Rough-legged Hawk is a quintessential Arctic raptor, breeding across the tundra and wintering in open country almost nationwide. It is most common to the north in winter, with peak abundance on the western Great Plains and Great Basin Desert. East of the Mississippi its distribution is quite patchy and largely restricted to those few areas that provide truly extensive grasslands (including marshes).
Since so many STEM models show Neotropical birds coming north for the summer, it is almost refreshing to see the opposite pattern. Rough-legged Hawks do not occur anywhere in the Lower 48 during summer, and instead begin to arrive in mid-October. By 1 April, most have withdrawn back to the north. This timing is almost a perfect mirror image of Swainson’s Hawk, which arrives in March and April and withdraws in September and October. Both occupy some of the same prairies and while Swainson’s eats lots of insects during the summer months, both are rather small and slender raptors that may take advantage of some of the same rodent prey.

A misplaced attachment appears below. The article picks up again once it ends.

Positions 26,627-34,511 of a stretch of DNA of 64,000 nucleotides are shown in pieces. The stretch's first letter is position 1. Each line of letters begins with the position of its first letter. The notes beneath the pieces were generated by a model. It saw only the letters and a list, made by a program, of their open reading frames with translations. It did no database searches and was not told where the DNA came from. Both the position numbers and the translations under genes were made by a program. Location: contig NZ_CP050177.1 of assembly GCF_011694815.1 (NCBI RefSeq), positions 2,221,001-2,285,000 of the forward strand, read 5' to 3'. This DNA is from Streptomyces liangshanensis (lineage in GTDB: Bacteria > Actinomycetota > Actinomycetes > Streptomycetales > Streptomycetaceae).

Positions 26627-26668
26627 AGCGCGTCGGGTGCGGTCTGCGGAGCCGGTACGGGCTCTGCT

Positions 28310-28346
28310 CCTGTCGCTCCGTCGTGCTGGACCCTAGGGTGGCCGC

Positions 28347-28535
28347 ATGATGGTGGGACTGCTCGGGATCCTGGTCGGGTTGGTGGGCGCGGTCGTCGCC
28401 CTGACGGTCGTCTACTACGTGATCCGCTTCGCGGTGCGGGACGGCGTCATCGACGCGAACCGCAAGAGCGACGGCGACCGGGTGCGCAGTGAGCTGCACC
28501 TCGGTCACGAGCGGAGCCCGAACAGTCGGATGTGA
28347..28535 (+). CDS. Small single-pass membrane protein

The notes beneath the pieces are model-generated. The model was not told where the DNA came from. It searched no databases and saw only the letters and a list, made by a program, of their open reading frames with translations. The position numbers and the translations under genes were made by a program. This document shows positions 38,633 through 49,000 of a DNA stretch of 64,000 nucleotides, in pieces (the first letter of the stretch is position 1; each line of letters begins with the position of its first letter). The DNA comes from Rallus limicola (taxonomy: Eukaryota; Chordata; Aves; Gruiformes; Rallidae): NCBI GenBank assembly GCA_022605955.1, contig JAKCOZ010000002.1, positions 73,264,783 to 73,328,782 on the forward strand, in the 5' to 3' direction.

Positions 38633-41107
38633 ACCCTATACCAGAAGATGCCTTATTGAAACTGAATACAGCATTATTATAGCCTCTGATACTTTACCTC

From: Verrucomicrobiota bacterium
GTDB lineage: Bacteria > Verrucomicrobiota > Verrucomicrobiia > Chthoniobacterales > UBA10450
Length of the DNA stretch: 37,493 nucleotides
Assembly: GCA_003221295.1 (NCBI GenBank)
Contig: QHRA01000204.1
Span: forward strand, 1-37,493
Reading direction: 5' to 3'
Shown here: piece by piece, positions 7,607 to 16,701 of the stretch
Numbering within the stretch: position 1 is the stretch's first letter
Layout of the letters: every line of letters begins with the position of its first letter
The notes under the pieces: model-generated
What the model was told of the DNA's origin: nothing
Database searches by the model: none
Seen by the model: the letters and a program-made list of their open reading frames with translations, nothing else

As with many grassland and high desert species, the distribution of this species at its peak reflects where some of the wide open spaces are. A few well-known concentration points show up prominently, including the Klamath Basin (south-central Oregon and northern California) and the Snake River Valley (Idaho). The relatively high occurrence metrics (but quite low compared to other species, peaking at 6%!) in those areas swamp out many of the other areas, including the central Great Plains where the species is in fact quite common as well. For most of us, seeing even one Rough-legged Hawk is a treat, so the high counts in eBird in Washington, and especially Idaho, help us put these occurrence patterns in context.